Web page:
One project i was distantly involved with required an earth survey.
The results were unexpected , bloke doing the survey said this was precisely why these surveys are done.

believe that the earth has an eltro-magneto  resonance that ties into the solaewind and all. I would just like to
This was mentioned in #4

The earths magnetic field protects us from the solar wind by deflecting the wind.
Google on Northern lights.
Without it i suspect that the only living species on Earth would be fish. 
Title: Re: Using Arduino to measure current or electron flow in earth
Post by: DaveEvans on Dec 04, 2017, 11:35 pm
As a semi-/un-related aside:

About 15 years ago I visited the US Navy's two ELF sites in Michigan and Wisconsin.  Their antennas looked exactly like power lines, and they used a ground return.  Initially, they (reportedly) killed a few deer at the ends of the runs due to high voltages between the hoofs, so subsequently they'd "survey" the voltages a human footstep apart and adjust the grounds (there were many of them) to be sure they wouldn't kill people (or critters).  Wikipedia told me that the ELF facilities  were decommissioned in 2004. 

Wikipedia also produced this interesting tidbit:

"Some radio monitoring hobbyists record ELF signals using antennas ranging in size from eighteen inch active antennas up to several thousand feet in length taking advantage of fences, highway guard rails, and even decommissioned railroad tracks, and play them back at higher speeds to more easily observe natural low frequency fluctuations in the Earth's electromagnetic field. Increasing the playback speed increases the pitch, so that it can be brought into the audio frequency range for audibility."

Title: Re: Using Arduino to measure current or electron flow in earth
Post by: Paul_KD7HB on Dec 04, 2017, 11:40 pm
This is what i meant in post 2.

In some locations mainly urban or industrial it is possible to drive spikes into the ground a few metres apart  and get enough current flow to light an incandescent bulb.

One project i was distantly involved with required an earth survey.
The results were unexpected , bloke doing the survey said this was precisely why these surveys are done.

This was mentioned in #4

The earths magnetic field protects us from the solar wind by deflecting the wind.
Google on Northern lights.
Without it i suspect that the only living species on Earth would be fish.  
Years ago I had a friend, dead, now, who was an engineer for the local electric power company. He told of having to investigate ground faults at electrical sub stations. Even wearing heavy rubber boots, he had to walk with tiny steps and feet close together to keep from being electrocuted from the potential difference between his feet. He had special tools to open the gate to the substation because of electrified fence.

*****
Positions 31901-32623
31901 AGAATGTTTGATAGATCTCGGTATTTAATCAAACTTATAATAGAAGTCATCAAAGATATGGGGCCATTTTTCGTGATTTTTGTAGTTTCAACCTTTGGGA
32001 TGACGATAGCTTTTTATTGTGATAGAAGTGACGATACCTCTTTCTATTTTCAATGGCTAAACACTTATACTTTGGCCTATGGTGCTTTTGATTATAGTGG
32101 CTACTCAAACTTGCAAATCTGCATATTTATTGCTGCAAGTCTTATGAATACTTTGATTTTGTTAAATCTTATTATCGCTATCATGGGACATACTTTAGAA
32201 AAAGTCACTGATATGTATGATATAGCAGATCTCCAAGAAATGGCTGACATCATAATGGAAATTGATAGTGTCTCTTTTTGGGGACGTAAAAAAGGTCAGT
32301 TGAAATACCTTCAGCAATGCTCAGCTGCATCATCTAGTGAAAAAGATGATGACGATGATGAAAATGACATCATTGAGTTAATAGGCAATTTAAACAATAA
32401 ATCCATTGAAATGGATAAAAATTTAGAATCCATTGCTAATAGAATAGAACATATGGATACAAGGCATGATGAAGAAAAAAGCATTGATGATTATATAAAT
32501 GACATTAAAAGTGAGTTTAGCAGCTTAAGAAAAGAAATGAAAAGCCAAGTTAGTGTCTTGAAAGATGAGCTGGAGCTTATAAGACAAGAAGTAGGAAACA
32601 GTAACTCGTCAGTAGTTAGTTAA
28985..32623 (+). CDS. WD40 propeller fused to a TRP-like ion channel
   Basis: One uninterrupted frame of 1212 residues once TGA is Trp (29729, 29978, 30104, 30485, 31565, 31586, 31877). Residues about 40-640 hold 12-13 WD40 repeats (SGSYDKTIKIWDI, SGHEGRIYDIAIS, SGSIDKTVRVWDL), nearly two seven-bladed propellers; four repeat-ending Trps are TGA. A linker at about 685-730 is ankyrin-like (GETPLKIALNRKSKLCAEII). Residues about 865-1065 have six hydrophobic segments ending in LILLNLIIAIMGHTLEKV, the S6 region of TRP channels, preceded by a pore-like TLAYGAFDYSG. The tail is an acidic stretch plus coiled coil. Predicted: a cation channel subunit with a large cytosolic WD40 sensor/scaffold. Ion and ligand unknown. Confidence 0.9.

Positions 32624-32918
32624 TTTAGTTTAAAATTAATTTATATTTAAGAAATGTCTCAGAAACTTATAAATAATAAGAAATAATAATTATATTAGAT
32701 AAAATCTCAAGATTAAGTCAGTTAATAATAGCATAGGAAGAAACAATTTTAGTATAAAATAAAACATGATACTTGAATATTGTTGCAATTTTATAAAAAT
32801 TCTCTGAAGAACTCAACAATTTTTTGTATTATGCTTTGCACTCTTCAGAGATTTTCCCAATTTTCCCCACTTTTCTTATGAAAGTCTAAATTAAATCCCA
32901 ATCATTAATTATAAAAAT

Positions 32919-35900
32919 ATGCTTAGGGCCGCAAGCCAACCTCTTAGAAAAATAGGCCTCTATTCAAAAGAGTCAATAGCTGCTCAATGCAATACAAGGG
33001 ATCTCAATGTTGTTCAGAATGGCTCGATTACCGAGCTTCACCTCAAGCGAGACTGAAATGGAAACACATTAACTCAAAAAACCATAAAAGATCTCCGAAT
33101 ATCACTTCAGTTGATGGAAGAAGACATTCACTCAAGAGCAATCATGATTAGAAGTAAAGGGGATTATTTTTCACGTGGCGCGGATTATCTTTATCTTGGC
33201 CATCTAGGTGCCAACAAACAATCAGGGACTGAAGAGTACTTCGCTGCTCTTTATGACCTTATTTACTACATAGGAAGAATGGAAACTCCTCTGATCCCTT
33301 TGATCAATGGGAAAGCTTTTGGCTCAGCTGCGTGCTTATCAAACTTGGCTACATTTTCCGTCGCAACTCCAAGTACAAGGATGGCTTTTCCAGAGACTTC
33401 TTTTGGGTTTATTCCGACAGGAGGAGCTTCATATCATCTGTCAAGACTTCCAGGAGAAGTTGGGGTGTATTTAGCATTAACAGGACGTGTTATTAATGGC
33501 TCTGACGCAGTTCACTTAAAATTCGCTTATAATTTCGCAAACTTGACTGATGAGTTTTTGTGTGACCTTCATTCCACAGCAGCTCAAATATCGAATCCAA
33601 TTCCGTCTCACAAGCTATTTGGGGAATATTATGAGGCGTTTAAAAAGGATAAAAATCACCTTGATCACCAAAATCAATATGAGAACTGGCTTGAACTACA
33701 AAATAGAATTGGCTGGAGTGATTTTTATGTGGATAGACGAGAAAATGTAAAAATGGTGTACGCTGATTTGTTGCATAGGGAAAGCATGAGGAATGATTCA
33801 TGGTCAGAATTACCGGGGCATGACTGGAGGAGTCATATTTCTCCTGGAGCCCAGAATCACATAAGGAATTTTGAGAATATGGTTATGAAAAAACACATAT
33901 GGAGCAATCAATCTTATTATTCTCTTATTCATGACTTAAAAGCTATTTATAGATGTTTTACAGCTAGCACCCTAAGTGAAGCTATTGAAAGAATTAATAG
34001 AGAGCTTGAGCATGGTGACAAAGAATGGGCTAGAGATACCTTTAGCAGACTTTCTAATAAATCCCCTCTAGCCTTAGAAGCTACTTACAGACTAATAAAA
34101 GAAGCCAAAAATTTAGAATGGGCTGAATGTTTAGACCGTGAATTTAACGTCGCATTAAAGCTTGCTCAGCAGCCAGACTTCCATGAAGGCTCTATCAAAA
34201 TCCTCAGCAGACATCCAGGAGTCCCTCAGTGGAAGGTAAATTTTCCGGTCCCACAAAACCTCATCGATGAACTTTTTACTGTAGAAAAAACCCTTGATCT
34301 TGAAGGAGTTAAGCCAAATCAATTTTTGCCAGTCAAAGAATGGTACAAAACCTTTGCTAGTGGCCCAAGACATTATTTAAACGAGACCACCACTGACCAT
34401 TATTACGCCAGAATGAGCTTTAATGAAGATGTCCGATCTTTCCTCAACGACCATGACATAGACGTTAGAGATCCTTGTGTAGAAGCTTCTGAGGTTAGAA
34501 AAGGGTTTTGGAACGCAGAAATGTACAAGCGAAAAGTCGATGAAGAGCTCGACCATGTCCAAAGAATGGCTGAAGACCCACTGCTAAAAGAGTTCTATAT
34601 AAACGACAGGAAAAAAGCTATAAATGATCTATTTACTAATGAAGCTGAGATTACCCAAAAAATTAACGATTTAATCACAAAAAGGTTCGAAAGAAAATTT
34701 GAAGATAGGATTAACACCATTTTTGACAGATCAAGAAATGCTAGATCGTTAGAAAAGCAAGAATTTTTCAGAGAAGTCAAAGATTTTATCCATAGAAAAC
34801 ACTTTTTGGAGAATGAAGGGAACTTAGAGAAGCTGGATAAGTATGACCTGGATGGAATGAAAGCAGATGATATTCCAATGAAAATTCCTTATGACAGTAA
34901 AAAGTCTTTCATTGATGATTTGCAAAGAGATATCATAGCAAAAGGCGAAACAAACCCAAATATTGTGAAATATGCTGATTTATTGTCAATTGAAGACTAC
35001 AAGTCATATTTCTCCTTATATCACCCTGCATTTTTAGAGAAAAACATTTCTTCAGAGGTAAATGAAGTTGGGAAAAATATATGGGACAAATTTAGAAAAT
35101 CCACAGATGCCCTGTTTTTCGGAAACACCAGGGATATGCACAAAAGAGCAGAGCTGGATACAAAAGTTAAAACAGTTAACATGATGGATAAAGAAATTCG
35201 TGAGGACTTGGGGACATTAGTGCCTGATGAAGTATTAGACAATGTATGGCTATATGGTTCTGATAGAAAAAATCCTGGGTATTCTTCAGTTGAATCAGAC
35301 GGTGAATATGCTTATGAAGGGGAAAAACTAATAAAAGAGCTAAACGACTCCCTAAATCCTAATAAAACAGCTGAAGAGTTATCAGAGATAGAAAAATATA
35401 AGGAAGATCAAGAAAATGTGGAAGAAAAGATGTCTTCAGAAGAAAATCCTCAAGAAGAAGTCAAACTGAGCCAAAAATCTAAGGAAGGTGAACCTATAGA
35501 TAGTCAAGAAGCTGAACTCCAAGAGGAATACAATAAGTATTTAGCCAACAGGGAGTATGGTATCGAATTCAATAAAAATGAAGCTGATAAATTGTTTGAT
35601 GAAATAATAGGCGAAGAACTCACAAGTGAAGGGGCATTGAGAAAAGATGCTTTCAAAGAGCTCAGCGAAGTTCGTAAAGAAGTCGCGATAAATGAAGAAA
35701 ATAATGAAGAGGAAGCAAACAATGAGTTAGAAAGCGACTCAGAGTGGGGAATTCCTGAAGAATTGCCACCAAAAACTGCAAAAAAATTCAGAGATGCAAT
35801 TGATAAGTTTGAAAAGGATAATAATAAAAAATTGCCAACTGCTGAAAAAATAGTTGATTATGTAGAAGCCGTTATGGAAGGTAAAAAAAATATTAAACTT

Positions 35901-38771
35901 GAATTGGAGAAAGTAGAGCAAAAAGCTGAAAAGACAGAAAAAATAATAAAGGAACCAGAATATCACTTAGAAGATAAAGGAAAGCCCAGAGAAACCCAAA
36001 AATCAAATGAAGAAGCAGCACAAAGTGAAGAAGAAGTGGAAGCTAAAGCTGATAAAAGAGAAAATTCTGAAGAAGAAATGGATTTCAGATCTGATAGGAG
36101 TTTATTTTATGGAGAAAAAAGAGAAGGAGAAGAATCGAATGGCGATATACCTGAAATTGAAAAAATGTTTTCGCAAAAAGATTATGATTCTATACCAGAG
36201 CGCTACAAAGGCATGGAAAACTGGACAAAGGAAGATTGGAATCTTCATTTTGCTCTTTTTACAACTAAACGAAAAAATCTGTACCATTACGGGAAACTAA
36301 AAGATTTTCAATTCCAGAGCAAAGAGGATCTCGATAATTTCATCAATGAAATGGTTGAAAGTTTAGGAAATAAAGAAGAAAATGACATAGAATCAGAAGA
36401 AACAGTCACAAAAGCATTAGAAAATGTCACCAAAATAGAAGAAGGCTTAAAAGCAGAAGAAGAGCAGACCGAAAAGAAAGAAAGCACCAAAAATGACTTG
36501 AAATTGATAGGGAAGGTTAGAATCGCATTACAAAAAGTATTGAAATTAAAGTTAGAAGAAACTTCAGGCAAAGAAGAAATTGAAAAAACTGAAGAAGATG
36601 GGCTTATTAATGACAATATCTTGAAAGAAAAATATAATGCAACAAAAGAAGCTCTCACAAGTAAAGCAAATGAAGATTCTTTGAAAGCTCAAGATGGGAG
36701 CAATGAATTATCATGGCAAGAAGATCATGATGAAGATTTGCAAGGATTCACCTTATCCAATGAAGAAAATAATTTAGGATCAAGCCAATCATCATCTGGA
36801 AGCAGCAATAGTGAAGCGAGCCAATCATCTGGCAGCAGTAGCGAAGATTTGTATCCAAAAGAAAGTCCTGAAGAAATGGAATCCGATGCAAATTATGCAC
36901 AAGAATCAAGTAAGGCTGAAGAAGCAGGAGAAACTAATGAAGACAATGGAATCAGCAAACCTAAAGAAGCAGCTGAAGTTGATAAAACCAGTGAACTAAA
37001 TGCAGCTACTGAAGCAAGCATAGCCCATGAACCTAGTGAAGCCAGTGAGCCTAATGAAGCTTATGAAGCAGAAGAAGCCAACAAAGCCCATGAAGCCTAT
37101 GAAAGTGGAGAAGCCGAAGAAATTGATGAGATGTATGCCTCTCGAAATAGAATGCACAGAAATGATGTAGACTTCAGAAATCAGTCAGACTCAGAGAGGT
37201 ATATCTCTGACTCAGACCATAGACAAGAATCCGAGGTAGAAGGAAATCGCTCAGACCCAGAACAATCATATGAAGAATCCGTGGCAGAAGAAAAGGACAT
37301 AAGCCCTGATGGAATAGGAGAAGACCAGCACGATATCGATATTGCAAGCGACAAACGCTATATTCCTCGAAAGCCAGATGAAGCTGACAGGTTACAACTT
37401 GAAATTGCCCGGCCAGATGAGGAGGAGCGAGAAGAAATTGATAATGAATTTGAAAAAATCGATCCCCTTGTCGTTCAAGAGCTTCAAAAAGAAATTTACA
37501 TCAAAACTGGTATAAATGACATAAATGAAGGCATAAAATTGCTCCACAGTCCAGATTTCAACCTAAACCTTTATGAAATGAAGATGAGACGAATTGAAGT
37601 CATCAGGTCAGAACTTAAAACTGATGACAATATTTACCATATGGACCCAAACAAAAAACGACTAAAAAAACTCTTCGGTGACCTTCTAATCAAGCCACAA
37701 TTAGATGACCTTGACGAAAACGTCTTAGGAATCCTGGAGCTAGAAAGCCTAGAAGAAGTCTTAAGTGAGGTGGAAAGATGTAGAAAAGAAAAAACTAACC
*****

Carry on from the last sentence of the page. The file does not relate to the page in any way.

Also the Dalles dam on the Columbia River can send power to Los Angeles via DC converter stations. The original design was to use 500,000 volts DC and use the ground for the return. Public fear and complaints when this was tested caused it to never be implemented. Every pipe in the ground, wells, and gas pipes, etc. all had hundreds of volts impressed from end to end, even when buried.

Paul

Title: Re: Using Arduino to measure current or electron flow in earth
Post by: JohnRob on Dec 05, 2017, 12:04 am
Regarding my response to the OP,  My goal was not to comment on whether or not I agreed with the basic tenant.  But to help them should they decide to continue.  Besides, I'm sure it they decide to pursue this there will be a lot learned.

I'm located in the US.  Our power systems are distributed as 3Ø.  Domestic systems have a neutral generated at the step down transformer and grounded to a local earth rod.   No current is meant to be carried by the ground (under normal conditions).

I was involved in some equipment to be used in EU(rope).  At that time I was under the impression the typical 240 VAC systems carried both a neutral and ground.  Hence the acronym PME (Protective Multiple Earthing).  But I could be wrong.

My reason for suggesting deep ground electrodes was based on an guess that surface currents are more  affected by the power grid than deeper electrodes.  I have no data to suggest this is true hence my statement of thoughts to consider.




Quote
What you are saying is clearly rubbish, which you would know if you bothered to get yourself a bit of education. Science has most of these concepts wrapped up and has found no evedance for the eyewash you have come up with
Not worth a comment

Title: Re: Using Arduino to measure current or electron flow in earth
Post by: TomGeorge on Dec 06, 2017, 01:40 pm
Hi,
I calibrate some equipment designed to look for earth potentials and check ground resistance.

Some of our water boards require that their contractors have these devices, and test any pipe and gnd that they work on "onsite".

Plumbers to check for safety reasons, electricians to check for SWER (Single Wire Earth Return) ground conductivity.
(https://forum.arduino.cc/index.php?action=dlattach;topic=515053.0;attach=236306)
(https://forum.arduino.cc/index.php?action=dlattach;topic=515053.0;attach=236308)

Tom.. :)